As we shall see, general changes in the fecal microbiota are indicative of certain gastrointestinal disorders (when compared to “healthy” control individuals). Some of these alterations reflect wholesale changes at the phylum-level, while others are subtle changes in one or two species. Most of the time, however, the first analysis of a patient’s microbiome is performed after a dysfunctional change has already occurred (often the first encounter with the patient) and therefore clinicians do not usually have access to a patient’s former (“baseline”) core microbiome for comparison. Nonetheless, analyzing gut microbiota (via fecal microbiota testing) is often helpful in both diagnosing a complex GI-related issue, as well as for confirming therapeutic impact (via follow-up testing).
When an imbalance in the number and types of commensal microbes develops in the gut, the immune system is activated to respond in a variety of ways. New research now suggests that in some patients, the immune system can misinterpret a “normal” microbiome as “dysbiotic” due to genetic polymorphisms in a variety of immune receptors tasked with interpreting the gut microbial environment. Pattern recognition receptors are an important component of both the innate and adaptive immune response, and are an important mechanism for helping the host immune system interface with the gut microbiome. However, similar to an overreaction to a benign food protein that causes an immune response in some individuals (based on genetics), certain commensal organisms may trigger an inappropriate response when the host immune system misinterprets their molecular pattern as “pathogenic” (e.g., inflammation, auto-immune cross-reactivity, etc.).
Likewise, inappropriate receptor expression caused by changes in genetics (gene/protein sequence) or genomics (altered expression pattern of one or more receptor) can result in dysfunctional immune regulation of the commensal organisms within the gut (e.g., reduced levels of sIgA to target pathobionts). This lowers the precision of the immune surveillance within the GI tract, allowing for an imbalance in the commensal organisms; creating a host-derived genetics-induced dysbiosis. Clinicians attempting to help correct a patient’s gut dysbiosis must understand that host factors, including genetics, may profoundly affect how they respond to therapies intended to re-balance the gut microbiome (via diet, probiotics, prebiotics, etc.). Therefore, some recommendations or products may work better or quicker (or not at all) in some patients as compared to others.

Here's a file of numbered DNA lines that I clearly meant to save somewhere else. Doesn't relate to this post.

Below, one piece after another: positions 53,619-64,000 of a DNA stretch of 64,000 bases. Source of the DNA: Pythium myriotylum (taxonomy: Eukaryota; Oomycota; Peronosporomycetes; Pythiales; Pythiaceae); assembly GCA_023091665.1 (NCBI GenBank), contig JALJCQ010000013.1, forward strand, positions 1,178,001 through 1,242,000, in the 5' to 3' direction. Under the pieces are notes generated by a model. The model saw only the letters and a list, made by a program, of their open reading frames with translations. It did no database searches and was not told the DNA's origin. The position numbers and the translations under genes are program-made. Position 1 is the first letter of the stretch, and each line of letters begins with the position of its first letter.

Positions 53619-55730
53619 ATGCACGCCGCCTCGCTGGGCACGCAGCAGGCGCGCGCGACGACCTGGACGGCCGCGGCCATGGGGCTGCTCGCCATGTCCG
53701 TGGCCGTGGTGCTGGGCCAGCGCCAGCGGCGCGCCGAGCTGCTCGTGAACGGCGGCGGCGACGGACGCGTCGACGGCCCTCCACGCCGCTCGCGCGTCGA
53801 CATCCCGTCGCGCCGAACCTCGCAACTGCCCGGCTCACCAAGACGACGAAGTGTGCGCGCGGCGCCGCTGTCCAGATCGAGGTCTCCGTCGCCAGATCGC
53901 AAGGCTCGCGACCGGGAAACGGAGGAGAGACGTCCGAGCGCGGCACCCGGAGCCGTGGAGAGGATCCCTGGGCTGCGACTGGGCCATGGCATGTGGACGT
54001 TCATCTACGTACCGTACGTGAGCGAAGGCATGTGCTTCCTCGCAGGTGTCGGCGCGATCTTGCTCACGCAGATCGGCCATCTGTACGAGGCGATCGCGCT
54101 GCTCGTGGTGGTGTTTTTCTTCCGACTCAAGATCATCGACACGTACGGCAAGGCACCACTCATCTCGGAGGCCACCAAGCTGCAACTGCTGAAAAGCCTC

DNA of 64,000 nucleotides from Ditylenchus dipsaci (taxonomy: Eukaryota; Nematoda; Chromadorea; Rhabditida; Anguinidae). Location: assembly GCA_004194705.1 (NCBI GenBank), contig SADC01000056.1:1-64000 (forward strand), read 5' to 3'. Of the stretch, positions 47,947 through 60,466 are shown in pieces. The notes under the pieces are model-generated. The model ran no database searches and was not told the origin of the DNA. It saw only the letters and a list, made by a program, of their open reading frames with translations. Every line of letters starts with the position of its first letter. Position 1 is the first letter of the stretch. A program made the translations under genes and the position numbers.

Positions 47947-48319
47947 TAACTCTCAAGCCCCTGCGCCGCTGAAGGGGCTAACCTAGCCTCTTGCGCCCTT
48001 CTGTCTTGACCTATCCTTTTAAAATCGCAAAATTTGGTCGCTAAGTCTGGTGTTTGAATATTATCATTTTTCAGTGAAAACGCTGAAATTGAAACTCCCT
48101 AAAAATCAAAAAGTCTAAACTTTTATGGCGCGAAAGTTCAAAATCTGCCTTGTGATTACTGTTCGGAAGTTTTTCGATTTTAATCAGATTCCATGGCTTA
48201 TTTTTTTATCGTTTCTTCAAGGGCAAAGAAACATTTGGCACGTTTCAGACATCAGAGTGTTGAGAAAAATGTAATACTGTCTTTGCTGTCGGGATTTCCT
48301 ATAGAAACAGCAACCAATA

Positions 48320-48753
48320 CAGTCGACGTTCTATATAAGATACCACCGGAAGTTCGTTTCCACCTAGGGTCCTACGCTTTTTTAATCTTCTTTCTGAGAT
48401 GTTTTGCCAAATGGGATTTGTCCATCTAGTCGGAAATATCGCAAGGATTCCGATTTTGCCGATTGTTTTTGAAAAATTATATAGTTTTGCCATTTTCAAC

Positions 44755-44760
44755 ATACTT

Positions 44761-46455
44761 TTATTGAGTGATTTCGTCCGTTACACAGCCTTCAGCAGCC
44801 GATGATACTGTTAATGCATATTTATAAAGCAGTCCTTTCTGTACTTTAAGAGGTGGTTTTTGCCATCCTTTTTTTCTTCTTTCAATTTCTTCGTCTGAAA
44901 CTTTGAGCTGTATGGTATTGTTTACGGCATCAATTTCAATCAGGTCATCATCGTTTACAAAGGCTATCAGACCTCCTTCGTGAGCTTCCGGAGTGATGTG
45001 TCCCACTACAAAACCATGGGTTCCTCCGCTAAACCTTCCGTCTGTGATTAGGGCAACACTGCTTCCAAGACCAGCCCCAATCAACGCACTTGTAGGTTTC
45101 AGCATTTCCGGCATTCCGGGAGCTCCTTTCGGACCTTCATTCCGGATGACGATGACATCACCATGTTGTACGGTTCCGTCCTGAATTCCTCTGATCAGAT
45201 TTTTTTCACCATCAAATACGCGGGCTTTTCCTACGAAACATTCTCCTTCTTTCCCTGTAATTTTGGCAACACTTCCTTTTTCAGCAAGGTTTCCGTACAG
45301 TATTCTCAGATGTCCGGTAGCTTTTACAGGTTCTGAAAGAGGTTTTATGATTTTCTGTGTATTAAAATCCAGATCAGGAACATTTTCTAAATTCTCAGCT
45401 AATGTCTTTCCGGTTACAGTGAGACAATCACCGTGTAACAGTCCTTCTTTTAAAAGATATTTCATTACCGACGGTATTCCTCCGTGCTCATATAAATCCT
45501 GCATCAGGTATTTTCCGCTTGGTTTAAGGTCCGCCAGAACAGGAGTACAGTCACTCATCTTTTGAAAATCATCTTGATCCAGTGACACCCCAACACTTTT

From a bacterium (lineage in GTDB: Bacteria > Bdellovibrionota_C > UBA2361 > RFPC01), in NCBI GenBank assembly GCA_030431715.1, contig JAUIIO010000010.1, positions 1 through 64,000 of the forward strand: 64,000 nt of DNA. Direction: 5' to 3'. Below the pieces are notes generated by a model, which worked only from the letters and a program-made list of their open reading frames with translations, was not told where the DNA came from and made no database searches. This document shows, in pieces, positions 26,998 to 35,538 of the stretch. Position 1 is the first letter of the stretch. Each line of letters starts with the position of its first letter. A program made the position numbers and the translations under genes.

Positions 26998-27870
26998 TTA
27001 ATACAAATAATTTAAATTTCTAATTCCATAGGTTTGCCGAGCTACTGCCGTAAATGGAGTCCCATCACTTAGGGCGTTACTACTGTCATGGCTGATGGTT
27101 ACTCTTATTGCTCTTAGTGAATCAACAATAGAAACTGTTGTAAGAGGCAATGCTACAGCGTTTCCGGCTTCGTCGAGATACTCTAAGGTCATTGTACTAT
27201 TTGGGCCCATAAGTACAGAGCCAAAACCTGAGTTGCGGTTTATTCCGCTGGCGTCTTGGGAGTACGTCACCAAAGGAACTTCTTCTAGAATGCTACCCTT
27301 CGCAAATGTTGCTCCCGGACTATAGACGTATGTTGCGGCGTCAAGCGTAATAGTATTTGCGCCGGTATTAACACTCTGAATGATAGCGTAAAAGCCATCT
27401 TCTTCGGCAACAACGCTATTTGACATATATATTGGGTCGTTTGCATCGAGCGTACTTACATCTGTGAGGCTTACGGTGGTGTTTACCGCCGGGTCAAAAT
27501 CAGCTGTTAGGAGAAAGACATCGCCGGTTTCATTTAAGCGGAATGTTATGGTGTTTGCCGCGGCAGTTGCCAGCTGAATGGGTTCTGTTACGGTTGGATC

This post is a modified excerpt of Dr. Guilliams’ new book Functional Strategies for the Management of Gastrointestinal Disorders, designed to help clinicians navigate the principles and protocols of the functional and metabolic medicine approach to the complex topic of GI health.
- 1Martínez I, Muller CE, Walter J. Long-term temporal analysis of the human fecal microbiota revealed a stable core of dominant bacterial species. PLoS One. 2013 Jul 16;8(7):e69621.
- 2Faith JJ, Guruge JL, Charbonneau M, et al. The long-term stability of the human gut microbiota. Science. 2013 Jul 5;341(6141):1237439.
- 3Falony G, Joossens M, Vieira-Silva S, et al. Population-level analysis of gut microbiome variation. Science. 2016 Apr 29;352(6285):560-4.
- 4Vandeputte D, Falony G, Vieira-Silva S, et al. Stool consistency is strongly associated with gut microbiota richness and composition, enterotypes and bacterial growth rates. Gut. 2016 Jan;65(1):57-62.
- 5Nibali L, Henderson B, Sadiq ST, Donos N. Genetic dysbiosis: the role of microbial insults in chronic inflammatory diseases. J Oral Microbiol. 2014 Feb 25;6.
- 6Frosali S, Pagliari D, Gambassi G, et al. How the Intricate Interaction among Toll-Like Receptors, Microbiota, and Intestinal Immunity Can Influence Gastrointestinal Pathology. J Immunol Res. 2015;2015:489821.
About Thomas G. Guilliams Ph.D.
Dr. Guilliams earned his doctorate from the Medical College of Wisconsin (Milwaukee) where he studied molecular immunology in the Microbiology Department. Since 1996, he has spent his time studying the mechanisms and actions of natural-based therapies, and is an expert in the therapeutic uses of nutritional supplements. As the Vice President of Scientific Affairs for Ortho Molecular Products, he has developed a wide array of products and programs which allow clinicians to use nutritional supplements and lifestyle interventions as safe, evidence-based and effective tools for a variety of patients. Tom teaches at the University of Wisconsin-School of Pharmacy, where he holds an appointment as a Clinical Instructor; at the University of Minnesota School of Pharmacy and is a faculty member of the Fellowship in Anti-aging Regenerative and Functional Medicine. He lives outside of Stevens Point, Wisconsin with his wife and children.